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Our client’s 54-year-old wife died of drug induced liver failure, leaving her husband of 31 years and two adult children. She was being treated with Baycol for high cholesterol by a primary care physician. The PDR recommends liver function studies before placing the patient on the drug (for a baseline) six weeks later, 12 weeks later and then every six months. Her liver function studies for the first three tests were normal. Six months later, the patient missed her follow-up exam, and in that interim was placed on other medications by a mental healthcare professional. Four months later, her Baycol prescription ran out. She called her family doctor and he renewed the prescription without first performing the liver function tests (as 10 months had elapsed since the last one).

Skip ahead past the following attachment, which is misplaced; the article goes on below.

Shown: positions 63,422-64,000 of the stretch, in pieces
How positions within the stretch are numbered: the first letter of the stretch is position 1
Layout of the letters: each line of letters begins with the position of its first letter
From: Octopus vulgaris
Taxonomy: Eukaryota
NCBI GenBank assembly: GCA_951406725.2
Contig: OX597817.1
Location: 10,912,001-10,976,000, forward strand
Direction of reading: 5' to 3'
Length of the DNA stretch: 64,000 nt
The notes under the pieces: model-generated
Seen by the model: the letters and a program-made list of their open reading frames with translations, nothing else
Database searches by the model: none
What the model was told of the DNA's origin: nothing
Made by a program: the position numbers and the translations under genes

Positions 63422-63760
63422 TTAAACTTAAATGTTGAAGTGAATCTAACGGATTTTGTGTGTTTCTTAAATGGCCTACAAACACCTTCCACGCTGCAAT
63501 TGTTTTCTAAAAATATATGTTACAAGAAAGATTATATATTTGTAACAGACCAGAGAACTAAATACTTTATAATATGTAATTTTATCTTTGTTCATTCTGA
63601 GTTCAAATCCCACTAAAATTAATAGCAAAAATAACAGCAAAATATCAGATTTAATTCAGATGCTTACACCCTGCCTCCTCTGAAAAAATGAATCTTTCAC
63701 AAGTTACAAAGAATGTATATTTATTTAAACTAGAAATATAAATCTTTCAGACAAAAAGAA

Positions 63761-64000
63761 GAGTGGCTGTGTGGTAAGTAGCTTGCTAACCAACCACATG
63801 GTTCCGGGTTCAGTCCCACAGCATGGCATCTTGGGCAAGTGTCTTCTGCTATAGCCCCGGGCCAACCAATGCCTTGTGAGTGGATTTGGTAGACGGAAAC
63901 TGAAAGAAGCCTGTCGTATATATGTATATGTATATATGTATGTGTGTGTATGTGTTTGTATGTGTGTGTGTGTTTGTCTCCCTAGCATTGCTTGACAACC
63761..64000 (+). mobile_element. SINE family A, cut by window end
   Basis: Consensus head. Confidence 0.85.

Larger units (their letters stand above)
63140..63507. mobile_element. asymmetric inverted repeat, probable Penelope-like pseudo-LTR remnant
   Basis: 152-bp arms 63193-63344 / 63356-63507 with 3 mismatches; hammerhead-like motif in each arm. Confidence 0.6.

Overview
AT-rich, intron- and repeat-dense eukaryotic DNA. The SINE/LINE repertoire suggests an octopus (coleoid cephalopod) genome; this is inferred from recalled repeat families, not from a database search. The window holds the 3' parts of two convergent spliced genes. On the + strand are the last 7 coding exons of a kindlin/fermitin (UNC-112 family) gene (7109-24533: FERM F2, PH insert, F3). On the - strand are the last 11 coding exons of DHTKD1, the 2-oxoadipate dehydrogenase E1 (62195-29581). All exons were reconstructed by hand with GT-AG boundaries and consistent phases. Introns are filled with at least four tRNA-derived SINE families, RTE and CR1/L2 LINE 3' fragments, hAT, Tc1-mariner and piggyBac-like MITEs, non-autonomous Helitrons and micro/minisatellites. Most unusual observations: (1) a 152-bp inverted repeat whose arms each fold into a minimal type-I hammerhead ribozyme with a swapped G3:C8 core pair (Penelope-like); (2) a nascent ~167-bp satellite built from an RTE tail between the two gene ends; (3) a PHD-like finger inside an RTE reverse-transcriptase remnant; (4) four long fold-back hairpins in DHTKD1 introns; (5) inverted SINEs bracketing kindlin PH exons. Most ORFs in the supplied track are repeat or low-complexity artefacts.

Four months later, our client awoke jaundiced and in fulminant liver failure. All other probable causes were ruled out. She passed away 13 weeks later, waiting for a liver transplant. Plaintiff’s experts opined that the family physician was negligent in failing to perform the liver testing in a timely fashion, and that had they been performed before the prescription was renewed, they would have been abnormal, prompting a reversal of her condition. Defendant’s expert opined that although this was probably a drug induced liver failure no one could state with any degree of certainty which drug or combination of drugs were responsible or what her liver enzymes would have been if tested before her prescription was renewed.